Experts say now is the right time to talk to your children about mental health

With students home from school for the Thanksgiving holiday, now is a great time to talk to them about mental health.

From April to October, the CDC says emergency mental health visits for children and teens were up 24% and 31%, respectively.


The United Nations predicts nearly 30 million children will drop out of school because of learning-related stresses from the pandemic. With so much isolation and instability, you can help by offering a safe place for a child to talk through their feelings.

There are ways to make that conversation go well. First, avoid overreacting.

While it can be instinctual to scold a child after hearing them confess to doing, or thinking, something they shouldn’t, research has found parents who scold their children can leave that child predisposed to anxiety for years to come.

A negative reaction can also make a child hesitant to open up to you again. If you become emotional, take a break.

Go to a private space, like a bedroom or car, and vent those feelings away from the child’s view.

While being honest about your feelings is important, a parent’s raw emotion can be hard for a child to process as they deal with their own.

Often the child will not be ready to talk at the moment an adult is willing to listen. In these moments, experts recommend keeping the invitation open. The goal is for the child or teen to know they have an adult willing to listen when they are ready.

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Video games may not be the worst indulgence over the holiday break. Research shows they can have mental health benefits, particularly during a pandemic.

New York Times Bestselling author Jane McGonigal is a noted global gaming researcher; her game SuperBetter was subject of a randomized controlled trial by the University of Pennsylvania and proved capable of eliminating six symptoms of depression in six weeks for the typical player.

She shared insight on the online forum Reddit early in the pandemic. McGonigal says playing games online can provide socialization in a time when we cannot physically meet up with friends.

She goes on to point out how games can give families and friends something to talk about, and participate in, free of the stresses of reality. McGonigal says research shows you can train your brain to ditch bad thoughts by hopping into a game for even just 10 minutes.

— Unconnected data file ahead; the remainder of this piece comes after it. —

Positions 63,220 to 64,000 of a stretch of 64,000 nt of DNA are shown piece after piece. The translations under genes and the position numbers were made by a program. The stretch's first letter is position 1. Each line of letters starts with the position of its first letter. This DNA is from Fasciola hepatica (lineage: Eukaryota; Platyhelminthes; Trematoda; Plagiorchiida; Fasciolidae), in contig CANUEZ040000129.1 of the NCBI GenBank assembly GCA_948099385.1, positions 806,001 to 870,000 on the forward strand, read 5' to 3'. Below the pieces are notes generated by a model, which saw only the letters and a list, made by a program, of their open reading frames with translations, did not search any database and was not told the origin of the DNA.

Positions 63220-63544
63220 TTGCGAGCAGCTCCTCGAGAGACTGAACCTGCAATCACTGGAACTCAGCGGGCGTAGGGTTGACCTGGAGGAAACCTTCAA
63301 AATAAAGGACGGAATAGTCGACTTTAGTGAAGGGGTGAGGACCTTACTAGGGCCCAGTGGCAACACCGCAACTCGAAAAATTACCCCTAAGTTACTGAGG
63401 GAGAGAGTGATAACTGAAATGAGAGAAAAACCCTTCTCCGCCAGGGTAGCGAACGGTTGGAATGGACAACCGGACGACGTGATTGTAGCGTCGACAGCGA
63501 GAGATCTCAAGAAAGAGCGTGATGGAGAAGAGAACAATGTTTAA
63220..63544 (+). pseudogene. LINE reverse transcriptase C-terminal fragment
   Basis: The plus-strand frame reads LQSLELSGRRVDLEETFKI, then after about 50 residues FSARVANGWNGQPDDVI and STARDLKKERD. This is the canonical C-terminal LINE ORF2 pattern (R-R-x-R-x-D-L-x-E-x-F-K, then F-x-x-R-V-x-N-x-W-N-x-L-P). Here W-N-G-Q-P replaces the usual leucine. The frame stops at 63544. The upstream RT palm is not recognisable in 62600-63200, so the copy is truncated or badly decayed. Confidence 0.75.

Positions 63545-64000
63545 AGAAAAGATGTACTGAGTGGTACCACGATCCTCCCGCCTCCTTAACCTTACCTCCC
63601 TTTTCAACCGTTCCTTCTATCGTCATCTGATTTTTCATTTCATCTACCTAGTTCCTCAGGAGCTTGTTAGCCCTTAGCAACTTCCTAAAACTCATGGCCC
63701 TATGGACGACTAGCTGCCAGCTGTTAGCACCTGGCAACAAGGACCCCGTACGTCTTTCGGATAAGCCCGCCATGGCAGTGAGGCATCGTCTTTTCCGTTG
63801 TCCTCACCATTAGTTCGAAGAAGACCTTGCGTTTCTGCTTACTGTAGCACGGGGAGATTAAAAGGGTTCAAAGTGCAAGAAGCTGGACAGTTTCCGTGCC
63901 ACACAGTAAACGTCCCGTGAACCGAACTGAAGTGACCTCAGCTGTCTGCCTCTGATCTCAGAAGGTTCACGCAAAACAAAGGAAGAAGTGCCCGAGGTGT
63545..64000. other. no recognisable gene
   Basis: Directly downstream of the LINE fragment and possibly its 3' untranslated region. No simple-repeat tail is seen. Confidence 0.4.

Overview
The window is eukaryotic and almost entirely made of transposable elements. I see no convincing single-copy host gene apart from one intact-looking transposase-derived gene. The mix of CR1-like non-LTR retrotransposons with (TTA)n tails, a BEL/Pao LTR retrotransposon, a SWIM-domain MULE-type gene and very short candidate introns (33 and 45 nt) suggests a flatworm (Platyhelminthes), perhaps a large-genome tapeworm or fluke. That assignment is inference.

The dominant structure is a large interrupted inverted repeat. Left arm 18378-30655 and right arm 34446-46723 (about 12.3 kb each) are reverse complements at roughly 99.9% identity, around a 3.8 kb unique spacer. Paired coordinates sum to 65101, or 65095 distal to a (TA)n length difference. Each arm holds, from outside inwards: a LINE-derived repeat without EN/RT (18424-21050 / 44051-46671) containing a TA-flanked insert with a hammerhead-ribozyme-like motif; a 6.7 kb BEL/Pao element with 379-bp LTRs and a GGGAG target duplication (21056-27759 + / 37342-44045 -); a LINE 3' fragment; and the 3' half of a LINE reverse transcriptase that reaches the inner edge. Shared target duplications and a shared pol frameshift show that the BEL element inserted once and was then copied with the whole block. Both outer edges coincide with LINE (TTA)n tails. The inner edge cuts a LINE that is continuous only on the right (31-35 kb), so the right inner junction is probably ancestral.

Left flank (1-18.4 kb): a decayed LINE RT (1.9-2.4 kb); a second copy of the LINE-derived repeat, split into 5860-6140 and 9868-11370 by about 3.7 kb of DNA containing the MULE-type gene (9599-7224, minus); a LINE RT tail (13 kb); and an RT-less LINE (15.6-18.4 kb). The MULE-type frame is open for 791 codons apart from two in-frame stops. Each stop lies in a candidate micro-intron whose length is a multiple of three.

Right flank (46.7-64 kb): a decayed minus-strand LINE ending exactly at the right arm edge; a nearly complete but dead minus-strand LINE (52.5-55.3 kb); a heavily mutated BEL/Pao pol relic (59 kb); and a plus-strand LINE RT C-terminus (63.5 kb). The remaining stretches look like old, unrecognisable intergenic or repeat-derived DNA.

There can be negative impacts of over-indulging in gaming. Gaming Addiction is a recognized disorder, which is why parents should set boundaries with games just as they do with candy or other tempting indulgences.

McGonigal also notes that it's sometimes more about who you play with than what you play, saying that, “playing very aggressive, competitive games against strangers online can boost your testosterone levels way too high for your own good -- it can make you more aggressive and more of a jerk to people for hours after you play. It's better to play competitive violent games against people you know in real-life. Your testosterone actually goes down after you beat them, the opposite impact of beating strangers online.”

Video games have been a hot commodity for both children and adults this year, in light of the social isolation many are feeling.

Nintendo’s Switch console has become hard to get your hands on; it is popular among all age groups and can be taken on-the-go, or played by multiple users with one system.


The game Animal Crossing: New Horizons has seen record sales numbers since it launched at the start of the pandemic. Nintendo recently asked politicians and businesses to not use the game for campaigning to prevent distracting players from the escape they seek in their virtual world.

Another popular choice is the Untitled Goose Game. You literally play a goose getting into light mischief. It is simple, and made headlines for reportedly being quite soothing.
Minecraft remains popular for all ages. The game earned a perfect 5/5 score from Common Sense Media, a nonprofit that rates media content for young users.

For free options, PBS Kids has an online game portal on their website. They offer a collection of free games for young audiences that include educational components and many well-known characters from popular PBS shows.

A key to a child’s mental health can often be found in the health of the parents.

When a child is going through mental health problems, the parents and other siblings may benefit from having their doctors screen them for mental health issues, also. It’s important we all do our best to care for ourselves.

It helps enable us to best care for those we love.